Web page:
USDA/Agricultural Research Service. "New genetic tool helps improve rice." ScienceDaily. ScienceDaily, 19 August 2010. <www.sciencedaily.com/releases/2010/08/100819112120.htm>.
USDA/Agricultural Research Service. (2010, August 19). New genetic tool helps improve rice. ScienceDaily. Retrieved December 18, 2014 from www.sciencedaily.com/releases/2010/08/100819112120.htm
USDA/Agricultural Research Service. "New genetic tool helps improve rice." ScienceDaily. www.sciencedaily.com/releases/2010/08/100819112120.htm (accessed December 18, 2014).

Share This


More From ScienceDaily



More Plants & Animals News

Thursday, December 18, 2014

Featured Research

from universities, journals, and other organizations


Featured Videos

from AP, Reuters, AFP, and other news services

Navy Unveils Robot Fish

Navy Unveils Robot Fish

Reuters - Light News Video Online (Dec. 18, 2014) The U.S. Navy unveils an underwater device that mimics the movement of a fish. Tara Cleary reports. Video provided by Reuters
Powered by NewsLook.com
Kids Die While Under Protective Services

Kids Die While Under Protective Services

AP (Dec. 18, 2014) As part of a six-month investigation of child maltreatment deaths, the AP found that hundreds of deaths from horrific abuse and neglect could have been prevented. AP's Haven Daley reports. (Dec. 18) Video provided by AP
Powered by NewsLook.com
When You Lose Weight, This Is Where The Fat Goes

When You Lose Weight, This Is Where The Fat Goes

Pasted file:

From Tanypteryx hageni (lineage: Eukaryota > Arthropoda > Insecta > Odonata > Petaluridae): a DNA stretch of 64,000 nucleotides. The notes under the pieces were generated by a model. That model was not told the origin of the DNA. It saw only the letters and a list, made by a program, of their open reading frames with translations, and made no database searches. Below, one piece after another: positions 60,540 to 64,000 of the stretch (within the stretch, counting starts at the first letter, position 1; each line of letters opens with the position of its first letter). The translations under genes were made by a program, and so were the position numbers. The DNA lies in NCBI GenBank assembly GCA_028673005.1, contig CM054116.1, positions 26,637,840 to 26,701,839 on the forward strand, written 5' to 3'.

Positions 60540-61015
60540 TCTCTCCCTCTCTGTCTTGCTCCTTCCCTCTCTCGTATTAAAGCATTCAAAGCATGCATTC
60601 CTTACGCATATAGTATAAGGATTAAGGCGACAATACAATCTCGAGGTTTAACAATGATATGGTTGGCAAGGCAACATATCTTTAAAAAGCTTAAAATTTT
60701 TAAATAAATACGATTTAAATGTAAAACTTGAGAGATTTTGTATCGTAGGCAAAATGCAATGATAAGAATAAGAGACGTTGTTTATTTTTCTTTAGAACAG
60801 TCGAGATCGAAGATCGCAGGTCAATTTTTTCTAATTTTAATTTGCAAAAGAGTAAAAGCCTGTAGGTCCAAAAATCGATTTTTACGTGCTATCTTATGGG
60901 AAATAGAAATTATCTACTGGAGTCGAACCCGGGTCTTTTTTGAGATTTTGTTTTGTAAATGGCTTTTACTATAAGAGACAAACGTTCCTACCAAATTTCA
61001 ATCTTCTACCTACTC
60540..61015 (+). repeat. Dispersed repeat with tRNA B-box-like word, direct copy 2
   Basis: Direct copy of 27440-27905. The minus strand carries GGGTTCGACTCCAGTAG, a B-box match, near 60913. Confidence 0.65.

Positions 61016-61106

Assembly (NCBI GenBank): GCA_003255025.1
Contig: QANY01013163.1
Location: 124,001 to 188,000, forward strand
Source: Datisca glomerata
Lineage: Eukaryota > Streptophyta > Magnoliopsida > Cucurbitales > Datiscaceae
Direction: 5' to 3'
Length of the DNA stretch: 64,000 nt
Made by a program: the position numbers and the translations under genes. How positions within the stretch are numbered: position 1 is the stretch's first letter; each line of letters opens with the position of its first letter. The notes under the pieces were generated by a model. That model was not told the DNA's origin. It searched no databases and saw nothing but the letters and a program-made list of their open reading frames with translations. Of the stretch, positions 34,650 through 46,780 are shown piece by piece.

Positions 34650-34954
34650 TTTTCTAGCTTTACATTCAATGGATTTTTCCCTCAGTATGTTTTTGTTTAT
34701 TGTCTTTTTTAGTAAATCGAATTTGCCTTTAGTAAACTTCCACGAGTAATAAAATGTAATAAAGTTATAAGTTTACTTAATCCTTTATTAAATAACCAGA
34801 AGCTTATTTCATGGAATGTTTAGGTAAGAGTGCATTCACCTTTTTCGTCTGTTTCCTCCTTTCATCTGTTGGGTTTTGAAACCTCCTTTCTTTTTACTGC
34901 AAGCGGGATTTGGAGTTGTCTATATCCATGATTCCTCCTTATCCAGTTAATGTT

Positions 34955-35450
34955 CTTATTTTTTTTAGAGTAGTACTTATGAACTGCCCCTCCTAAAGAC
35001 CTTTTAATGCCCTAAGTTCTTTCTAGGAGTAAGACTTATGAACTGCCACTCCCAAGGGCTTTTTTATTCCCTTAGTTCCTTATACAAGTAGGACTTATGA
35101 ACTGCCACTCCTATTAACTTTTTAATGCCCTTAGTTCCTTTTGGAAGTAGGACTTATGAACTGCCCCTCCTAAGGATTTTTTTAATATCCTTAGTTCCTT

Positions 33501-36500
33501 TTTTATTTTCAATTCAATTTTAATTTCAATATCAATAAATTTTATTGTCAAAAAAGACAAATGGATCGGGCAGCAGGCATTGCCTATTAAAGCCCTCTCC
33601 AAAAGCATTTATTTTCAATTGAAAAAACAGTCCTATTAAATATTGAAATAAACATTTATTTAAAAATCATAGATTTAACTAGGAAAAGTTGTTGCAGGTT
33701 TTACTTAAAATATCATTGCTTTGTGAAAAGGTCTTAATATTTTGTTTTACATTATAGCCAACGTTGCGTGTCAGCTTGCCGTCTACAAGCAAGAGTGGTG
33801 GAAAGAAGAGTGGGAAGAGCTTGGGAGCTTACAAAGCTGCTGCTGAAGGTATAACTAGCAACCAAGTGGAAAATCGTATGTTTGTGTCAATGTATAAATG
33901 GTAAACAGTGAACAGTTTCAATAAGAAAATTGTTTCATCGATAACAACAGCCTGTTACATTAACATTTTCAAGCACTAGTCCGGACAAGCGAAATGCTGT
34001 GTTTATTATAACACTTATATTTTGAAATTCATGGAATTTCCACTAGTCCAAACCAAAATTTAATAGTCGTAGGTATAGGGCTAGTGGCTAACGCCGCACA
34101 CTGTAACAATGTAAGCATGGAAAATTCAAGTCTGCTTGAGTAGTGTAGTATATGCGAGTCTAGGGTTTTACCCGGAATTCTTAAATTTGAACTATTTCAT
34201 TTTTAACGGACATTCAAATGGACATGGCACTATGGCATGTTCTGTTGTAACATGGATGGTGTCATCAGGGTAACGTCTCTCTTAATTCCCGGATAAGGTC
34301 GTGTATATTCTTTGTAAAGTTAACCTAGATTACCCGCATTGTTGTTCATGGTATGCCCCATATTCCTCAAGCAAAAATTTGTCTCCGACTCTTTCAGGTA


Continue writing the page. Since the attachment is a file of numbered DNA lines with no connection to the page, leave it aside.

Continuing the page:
Newsy (Dec. 17, 2014) Can fat disappear into thin air? New research finds that during weight loss, over 80 percent of a person's fat molecules escape through the lungs. Video provided by Newsy
Powered by NewsLook.com
The Hottest Food Trends for 2015

The Hottest Food Trends for 2015

Buzz60 (Dec. 17, 2014) Urbanspoon predicts whicg food trends will dominate the culinary scene in 2015. Mara Montalbano (@maramontalbano) has the story. Video provided by Buzz60
Powered by NewsLook.com

Search ScienceDaily

Number of stories in archives: 140,361

Find with keyword(s):
Enter a keyword or phrase to search ScienceDaily for related topics and research stories.

Save/Print:
Share:

Breaking News:

Strange & Offbeat Stories


Plants & Animals

Earth & Climate

Fossils & Ruins

In Other News

... from NewsDaily.com

Science News

Health News

Environment News

Technology News



Save/Print:
Share:

Free Subscriptions


Get the latest science news with ScienceDaily's free email newsletters, updated daily and weekly. Or view hourly updated newsfeeds in your RSS reader:

Get Social & Mobile


Keep up to date with the latest news from ScienceDaily via social networks and mobile apps:

Have Feedback?


Tell us what you think of ScienceDaily -- we welcome both positive and negative comments. Have any problems using the site? Questions?
Mobile: iPhone Android Web
Follow: Facebook Twitter Google+
Subscribe: RSS Feeds Email Newsletters
Latest Headlines Health & Medicine Mind & Brain Space & Time Matter & Energy Computers & Math Plants & Animals Earth & Climate Fossils & Ruins